ODOT is still looking for more snow plow operators in Northeast Ohio

The holiday season is officially underway, which means thousands of drivers from northeast Ohio will be taking to the streets for Christmas shopping and winter get-togethers.

How passable these roads will be when the snow falls has a lot to do with how many snow plows are out clearing the roads.

The Ohio Department of Transportation (ODOT) is still searching for 150 more snowplow drivers in northeast Ohio to ensure highways are cleared as soon as possible during winter weather, said Ray Marsch, spokesman for ODOT District 4.

“If we can’t hire people, it’s just going to take a little longer for these roads to get back up to speed,” Marsch said. “Of course we hope… [that] we are increasing our numbers for full-time drivers and seasonal workers.”

District 4 includes Summit, Stark, Portage, Ashtabula, Mahoning and Trumbull counties. Marsch said his district is looking for nearly 70 additional seasonal workers and is targeting seasonal workers with job fairs, including one in Akron on Tuesday, Nov. 29, at his South Arlington Road office.

“It’s mostly the urban areas like Summit County, [where] We’re missing our seasonal people,” Marsch added. “We’re pretty well seated in Trumbull and Mahoning, but there are vacancies.”

While ODOT trucks will be cruising the highways regardless of staffing during a winter weather event, a shortage of manpower will reduce response times, he said.

“We’ll be going full steam ahead, but if those recruitment numbers don’t come in … it’s just going to take a little longer for the roads to get back to normal operating speeds that motorists are normally used to,” Marsch said.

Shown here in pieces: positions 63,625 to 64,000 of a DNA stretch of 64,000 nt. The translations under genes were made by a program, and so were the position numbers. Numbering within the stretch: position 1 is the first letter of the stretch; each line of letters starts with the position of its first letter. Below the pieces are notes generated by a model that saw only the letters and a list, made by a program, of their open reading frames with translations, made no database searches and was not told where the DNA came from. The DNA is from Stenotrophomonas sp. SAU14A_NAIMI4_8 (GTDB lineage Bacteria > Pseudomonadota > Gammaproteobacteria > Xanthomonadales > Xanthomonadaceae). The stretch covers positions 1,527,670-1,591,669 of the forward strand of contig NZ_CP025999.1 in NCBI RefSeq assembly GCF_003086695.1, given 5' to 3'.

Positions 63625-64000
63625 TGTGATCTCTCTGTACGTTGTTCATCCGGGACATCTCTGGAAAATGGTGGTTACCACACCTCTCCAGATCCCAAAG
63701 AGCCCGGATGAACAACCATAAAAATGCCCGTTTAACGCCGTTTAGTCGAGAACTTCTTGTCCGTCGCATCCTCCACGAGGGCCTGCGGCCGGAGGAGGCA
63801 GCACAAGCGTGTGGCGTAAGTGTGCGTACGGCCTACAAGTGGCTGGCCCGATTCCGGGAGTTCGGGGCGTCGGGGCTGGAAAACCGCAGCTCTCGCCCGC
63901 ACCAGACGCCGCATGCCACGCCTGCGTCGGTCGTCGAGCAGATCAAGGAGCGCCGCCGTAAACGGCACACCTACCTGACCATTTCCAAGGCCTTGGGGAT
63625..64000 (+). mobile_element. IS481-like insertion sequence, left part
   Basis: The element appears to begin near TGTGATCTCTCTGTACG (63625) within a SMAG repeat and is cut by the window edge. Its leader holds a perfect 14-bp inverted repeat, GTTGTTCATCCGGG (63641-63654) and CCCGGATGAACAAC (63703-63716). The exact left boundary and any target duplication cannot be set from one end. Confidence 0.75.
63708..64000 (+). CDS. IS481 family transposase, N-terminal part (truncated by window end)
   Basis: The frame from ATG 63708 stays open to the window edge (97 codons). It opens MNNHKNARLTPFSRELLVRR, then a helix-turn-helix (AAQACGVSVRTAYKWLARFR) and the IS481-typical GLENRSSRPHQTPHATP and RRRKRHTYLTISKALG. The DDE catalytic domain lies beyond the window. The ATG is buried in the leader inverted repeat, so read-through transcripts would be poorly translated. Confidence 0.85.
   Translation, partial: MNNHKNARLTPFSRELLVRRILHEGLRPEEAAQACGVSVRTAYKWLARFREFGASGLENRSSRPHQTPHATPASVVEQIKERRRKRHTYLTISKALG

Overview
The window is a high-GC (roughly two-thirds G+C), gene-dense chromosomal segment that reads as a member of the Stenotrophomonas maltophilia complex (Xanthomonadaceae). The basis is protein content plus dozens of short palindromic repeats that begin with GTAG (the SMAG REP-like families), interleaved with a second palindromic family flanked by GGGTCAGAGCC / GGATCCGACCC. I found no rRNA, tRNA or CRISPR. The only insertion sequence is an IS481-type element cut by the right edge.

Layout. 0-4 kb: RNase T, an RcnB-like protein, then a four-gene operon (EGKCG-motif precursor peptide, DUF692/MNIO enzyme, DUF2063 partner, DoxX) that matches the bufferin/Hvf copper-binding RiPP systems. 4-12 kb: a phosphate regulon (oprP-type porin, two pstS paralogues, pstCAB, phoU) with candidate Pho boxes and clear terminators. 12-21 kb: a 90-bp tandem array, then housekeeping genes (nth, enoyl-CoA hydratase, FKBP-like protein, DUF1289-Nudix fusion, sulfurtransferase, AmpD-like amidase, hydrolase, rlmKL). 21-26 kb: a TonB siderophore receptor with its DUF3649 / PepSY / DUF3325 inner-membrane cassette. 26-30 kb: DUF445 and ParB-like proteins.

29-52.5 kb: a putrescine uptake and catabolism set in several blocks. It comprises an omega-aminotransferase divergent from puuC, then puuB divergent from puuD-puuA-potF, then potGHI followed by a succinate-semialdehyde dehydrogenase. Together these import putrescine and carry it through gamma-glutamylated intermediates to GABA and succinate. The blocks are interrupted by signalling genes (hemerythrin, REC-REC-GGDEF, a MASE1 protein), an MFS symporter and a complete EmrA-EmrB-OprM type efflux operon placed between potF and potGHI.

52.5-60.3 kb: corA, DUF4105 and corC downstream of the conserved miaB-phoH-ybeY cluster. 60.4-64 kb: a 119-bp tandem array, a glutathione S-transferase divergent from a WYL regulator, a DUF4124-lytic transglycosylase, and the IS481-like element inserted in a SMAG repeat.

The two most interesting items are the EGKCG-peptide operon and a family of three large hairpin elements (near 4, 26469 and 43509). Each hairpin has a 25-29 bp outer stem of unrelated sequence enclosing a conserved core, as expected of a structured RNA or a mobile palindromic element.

ODOT has also trained some staff who aren’t plow drivers, like Marsch himself, to be “assistant drivers” who can be deployed when needed, he said. The relief drivers have secured commercial driver’s licenses (CDLs) required to drive large and heavy vehicles, he said.

ODOT pays for new employees to get this certification, Marsch said.

While the agency is still looking for more staff, it sees no supply chain issues, Marsch said, noting that ODOT has more than 1,700 trucks in northeast Ohio and more than 742,000 tons of road salt.

A major concern for motorists in the Akron area is the ongoing construction of the Akron Bypass and central interchange.

Marsch encourages motorists to exercise extra caution when driving through road works in poor weather conditions.

The reverse flow lanes at the construction site at the I-76, I-77 and Route 8 interchange — single lanes that altered the flow of traffic in that area — were removed last week, he said.

“They have been saved for the winter months,” said Marsch. “These zones will remain, there will still be restrictions, but the countercurrent will be gone. But of course, be extra careful when driving through them.”

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